2001-Mon Jan 23 20:03:48 MST 2017
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On any given night at a veterinary emergency hospital, you can find pets in congestive heart failure, animals with back injuries, puppies who have gotten into rat poison, dogs with collapsed tracheas or animals who have been hit by cars. These are all obvious
emergencies, but do you know the subtler signs that a trip to the veterinarian is warranted? Here are 12 signs you should never ignore.
Trauma: Any pet who has been hit by a car, fallen out of a window or suffered some other traumatic injury should be seen at once. Even if the animal appears to be fine, he could be suffering from internal injuries or bleeding.
Loss of consciousness or collapse: Collapsing or fainting can signal a long list of emergencies, including dehydration, heat stroke, some types of poisoning, anaphylactic shock from a bee sting, infection from a viral disease such as canine hepatitis, choking, bloat or gastric volvulus, Addison’s disease, hypoglycemia and certain heart abnormalities. If your pet collapses, get him to the veterinarian right away.
Difficulty breathing: This is the most severe and frightening form of pain. If your
dog or cat is breathing rapidly, has labored breathing, is straining to breathe or gasping for air, seek veterinary help immediately. Blue or white gums, known as cyanosis, are a sign of oxygen deprivation as well. Causes of breathing difficulty include choking, some types of poisoning and congestive heart failure.
Seizures: Also known as fits or convulsions, seizures result when the brain experiences an abnormal burst of electrical activity. The pet may collapse, become rigid, lose consciousness and even stop breathing for a brief period. The legs may paddle as if the animal is running, and he may drool or lose control of his bladder or bowels. Causes of seizures include brain injuries, heat stroke, poisoning and liver failure, but sometimes they occur for unknown reasons (idiopathic seizures). Seizures that last more than five minutes or that recur rapidly are emergencies.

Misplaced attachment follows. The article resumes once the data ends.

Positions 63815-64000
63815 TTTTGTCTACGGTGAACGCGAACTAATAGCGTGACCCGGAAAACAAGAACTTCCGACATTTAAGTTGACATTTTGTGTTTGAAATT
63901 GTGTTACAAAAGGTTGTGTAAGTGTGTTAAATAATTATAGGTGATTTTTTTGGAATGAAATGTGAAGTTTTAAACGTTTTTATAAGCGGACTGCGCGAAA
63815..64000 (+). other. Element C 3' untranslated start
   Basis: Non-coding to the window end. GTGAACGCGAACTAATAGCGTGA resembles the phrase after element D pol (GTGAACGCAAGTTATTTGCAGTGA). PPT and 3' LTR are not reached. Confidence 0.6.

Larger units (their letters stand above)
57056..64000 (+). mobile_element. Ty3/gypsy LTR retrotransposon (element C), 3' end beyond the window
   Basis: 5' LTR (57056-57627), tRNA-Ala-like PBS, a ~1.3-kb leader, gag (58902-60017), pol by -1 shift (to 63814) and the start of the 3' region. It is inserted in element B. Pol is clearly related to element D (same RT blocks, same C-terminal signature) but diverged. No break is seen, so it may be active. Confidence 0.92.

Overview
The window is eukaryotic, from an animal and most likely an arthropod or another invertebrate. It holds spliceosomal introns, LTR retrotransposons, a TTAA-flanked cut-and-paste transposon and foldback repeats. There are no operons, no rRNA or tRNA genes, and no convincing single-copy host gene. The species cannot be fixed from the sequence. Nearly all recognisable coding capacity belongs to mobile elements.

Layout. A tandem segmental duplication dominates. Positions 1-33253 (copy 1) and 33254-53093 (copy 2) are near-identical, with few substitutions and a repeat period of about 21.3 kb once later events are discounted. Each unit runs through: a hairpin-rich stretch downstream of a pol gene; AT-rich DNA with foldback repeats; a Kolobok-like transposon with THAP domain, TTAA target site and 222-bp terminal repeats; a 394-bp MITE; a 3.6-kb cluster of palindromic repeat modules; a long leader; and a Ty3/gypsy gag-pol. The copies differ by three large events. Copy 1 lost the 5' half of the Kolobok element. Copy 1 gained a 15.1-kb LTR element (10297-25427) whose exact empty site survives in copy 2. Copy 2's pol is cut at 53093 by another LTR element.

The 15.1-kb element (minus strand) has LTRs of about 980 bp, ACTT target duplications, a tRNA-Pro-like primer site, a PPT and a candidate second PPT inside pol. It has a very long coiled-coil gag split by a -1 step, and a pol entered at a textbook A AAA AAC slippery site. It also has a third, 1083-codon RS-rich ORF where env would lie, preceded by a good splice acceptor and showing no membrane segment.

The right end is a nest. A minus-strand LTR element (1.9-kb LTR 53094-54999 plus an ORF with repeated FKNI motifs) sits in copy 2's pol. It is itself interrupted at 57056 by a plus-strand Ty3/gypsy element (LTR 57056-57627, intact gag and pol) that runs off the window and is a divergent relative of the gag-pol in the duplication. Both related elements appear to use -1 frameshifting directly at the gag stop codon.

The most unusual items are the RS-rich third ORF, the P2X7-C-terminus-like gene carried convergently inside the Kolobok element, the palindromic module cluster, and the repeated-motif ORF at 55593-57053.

Bloated or enlarged belly: Some dogs are prone to gastric dilatation, in which the stomach fills with gas and fluid, or volvulus, which occurs when the gassy stomach twists or rotates. The dog may retch without bringing anything up. Both conditions are life-threatening emergencies. Don’t wait to see if it gets better.
Severe vomiting: If your pet vomits repeatedly or forcefully, the
vomiting is accompanied by diarrhea, or if the vomit has blood in it, looks and smells like feces, or contains what looks like coffee grounds (actually partially digested blood), it’s an emergency.
Bloody or black, tarry diarrhea: Pets get into all kinds of things that can give them diarrhea. It’s unpleasant to have to clean up a big pile of loose, stinky, unformed stools, but it’s generally not an emergency unless the diarrhea contains blood or looks black and tarry, continues for more than a day or is accompanied by
vomiting. Also seek veterinary help if a pet with diarrhea seems weak or depressed or has a fever.
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